Grandparent and Third-Party Visitation Rights
It is presumed that parents are able to decide who may interact with their children. This includes a parent having the ability to prevent a grandparent or other third party from having access to their children. But in some circumstances, the law allows for grandparents or other third parties to seek custody or court ordered visitation with minor
In order to have court ordered visitation with a child, a grandparent or third party must prove to the Court by clear and convincing evidence that (1) a parent-like relationship exists between the grandparent/third-party and the child and (2) denial of visitation would cause the child real and significant harm. To do this, the court often considers the effect that grandparent/third-party visitation may have on the relationship between the child and his or her parents.) In determining whether a parent-like relationship exists between the person and the minor child, the Superior Court may consider, but shall not be limited to, the following factors: (1) The existence and length of a relationship between the person and the minor child prior to the submission of a petition pursuant to this section; (2) The length of time that the relationship between the person and the minor child has been disrupted; (3) The specific parent-like activities of the person seeking visitation toward the minor child; (4) Any evidence that the person seeking visitation has unreasonably undermined the authority and discretion of the custodial parent; (5) The significant absence of a parent from the life of a minor child; (6) The death of one of the minor child’s parents; (7) The physical separation of the parents of the minor child; (8) The fitness of the person seeking visitation; and (9) The fitness of the custodial parent.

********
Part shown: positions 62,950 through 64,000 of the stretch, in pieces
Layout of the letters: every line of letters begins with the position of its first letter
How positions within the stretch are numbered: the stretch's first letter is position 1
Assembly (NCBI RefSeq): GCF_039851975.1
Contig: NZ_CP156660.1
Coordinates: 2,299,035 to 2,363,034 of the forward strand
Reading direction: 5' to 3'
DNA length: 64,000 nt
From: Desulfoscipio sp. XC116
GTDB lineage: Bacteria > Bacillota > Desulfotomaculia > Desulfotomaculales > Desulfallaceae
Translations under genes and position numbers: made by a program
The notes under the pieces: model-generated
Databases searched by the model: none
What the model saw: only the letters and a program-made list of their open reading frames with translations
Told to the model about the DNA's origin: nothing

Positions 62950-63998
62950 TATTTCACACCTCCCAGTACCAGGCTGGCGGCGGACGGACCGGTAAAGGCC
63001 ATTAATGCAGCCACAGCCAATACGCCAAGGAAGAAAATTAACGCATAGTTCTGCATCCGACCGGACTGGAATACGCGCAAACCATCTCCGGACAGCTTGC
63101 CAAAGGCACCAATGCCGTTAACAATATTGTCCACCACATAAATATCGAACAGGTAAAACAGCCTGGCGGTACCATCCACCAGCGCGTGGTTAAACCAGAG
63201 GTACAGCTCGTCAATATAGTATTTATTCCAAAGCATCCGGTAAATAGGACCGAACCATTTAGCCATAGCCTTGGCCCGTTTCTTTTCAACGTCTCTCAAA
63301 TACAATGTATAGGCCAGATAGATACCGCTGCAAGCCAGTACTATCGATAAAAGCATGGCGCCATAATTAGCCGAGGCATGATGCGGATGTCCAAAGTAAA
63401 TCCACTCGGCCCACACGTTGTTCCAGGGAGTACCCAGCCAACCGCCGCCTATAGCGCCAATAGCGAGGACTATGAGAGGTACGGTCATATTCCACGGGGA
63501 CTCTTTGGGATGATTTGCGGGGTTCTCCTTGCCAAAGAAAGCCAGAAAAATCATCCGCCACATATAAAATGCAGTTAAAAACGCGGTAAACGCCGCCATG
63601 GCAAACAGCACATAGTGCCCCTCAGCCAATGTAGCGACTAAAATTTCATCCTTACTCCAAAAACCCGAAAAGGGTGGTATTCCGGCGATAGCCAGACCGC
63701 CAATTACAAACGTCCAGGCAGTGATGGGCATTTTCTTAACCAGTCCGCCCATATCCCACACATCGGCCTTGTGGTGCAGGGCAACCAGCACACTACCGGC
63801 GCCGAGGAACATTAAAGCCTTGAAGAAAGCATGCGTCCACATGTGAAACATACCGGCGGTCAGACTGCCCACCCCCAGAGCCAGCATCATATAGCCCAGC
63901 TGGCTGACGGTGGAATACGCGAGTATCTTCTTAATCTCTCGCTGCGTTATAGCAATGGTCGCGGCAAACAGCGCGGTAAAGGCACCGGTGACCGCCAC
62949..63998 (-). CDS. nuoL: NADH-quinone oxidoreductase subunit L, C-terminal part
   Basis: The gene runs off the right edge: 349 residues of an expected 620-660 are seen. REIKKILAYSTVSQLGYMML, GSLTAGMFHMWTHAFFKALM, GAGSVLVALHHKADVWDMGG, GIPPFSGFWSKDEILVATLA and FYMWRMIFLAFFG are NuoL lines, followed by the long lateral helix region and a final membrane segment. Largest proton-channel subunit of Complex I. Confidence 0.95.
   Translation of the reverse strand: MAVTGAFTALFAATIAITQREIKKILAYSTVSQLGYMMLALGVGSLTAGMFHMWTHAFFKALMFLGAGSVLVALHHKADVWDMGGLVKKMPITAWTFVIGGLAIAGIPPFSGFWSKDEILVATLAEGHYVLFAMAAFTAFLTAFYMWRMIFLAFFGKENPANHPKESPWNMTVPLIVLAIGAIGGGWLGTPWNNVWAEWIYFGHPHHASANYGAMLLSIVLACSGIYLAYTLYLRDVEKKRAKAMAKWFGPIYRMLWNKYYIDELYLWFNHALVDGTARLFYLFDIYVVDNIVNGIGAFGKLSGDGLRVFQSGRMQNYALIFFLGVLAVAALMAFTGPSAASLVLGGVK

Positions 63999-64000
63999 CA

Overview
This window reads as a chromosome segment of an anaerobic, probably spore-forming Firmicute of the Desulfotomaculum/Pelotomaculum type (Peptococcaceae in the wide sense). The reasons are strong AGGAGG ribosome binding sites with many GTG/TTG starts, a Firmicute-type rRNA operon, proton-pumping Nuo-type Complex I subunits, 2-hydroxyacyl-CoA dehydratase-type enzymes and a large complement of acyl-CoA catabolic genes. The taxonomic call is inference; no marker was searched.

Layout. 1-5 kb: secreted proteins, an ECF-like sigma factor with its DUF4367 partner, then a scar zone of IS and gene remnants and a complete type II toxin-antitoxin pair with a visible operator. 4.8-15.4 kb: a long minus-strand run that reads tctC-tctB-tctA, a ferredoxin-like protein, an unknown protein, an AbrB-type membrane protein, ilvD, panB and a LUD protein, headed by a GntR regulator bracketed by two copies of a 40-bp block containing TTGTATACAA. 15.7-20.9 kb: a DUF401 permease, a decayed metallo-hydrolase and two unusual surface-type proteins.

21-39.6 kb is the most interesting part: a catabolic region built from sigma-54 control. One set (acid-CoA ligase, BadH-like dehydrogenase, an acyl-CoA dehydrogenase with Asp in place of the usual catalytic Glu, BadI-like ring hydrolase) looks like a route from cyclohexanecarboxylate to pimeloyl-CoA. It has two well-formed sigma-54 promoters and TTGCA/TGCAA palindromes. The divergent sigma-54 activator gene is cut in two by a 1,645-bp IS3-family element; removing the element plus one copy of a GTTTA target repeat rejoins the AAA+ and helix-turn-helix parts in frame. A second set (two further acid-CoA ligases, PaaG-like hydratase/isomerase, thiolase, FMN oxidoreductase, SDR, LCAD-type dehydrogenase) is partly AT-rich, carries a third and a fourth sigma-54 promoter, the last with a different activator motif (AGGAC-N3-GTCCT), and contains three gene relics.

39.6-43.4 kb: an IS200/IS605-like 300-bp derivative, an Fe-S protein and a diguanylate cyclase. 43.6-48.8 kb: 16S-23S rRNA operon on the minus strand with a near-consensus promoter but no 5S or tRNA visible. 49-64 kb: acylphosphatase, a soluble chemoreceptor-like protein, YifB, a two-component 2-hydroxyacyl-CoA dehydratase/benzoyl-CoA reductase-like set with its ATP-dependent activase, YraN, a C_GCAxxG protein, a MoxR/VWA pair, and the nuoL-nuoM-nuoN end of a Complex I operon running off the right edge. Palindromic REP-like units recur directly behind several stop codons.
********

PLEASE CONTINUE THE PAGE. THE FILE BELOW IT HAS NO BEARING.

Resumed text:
In the event it is a grandparent seeking visitation with their grandchild, the Court also considers the history of regular contact and proof of a close and substantial relationship between the grandparent and the minor child.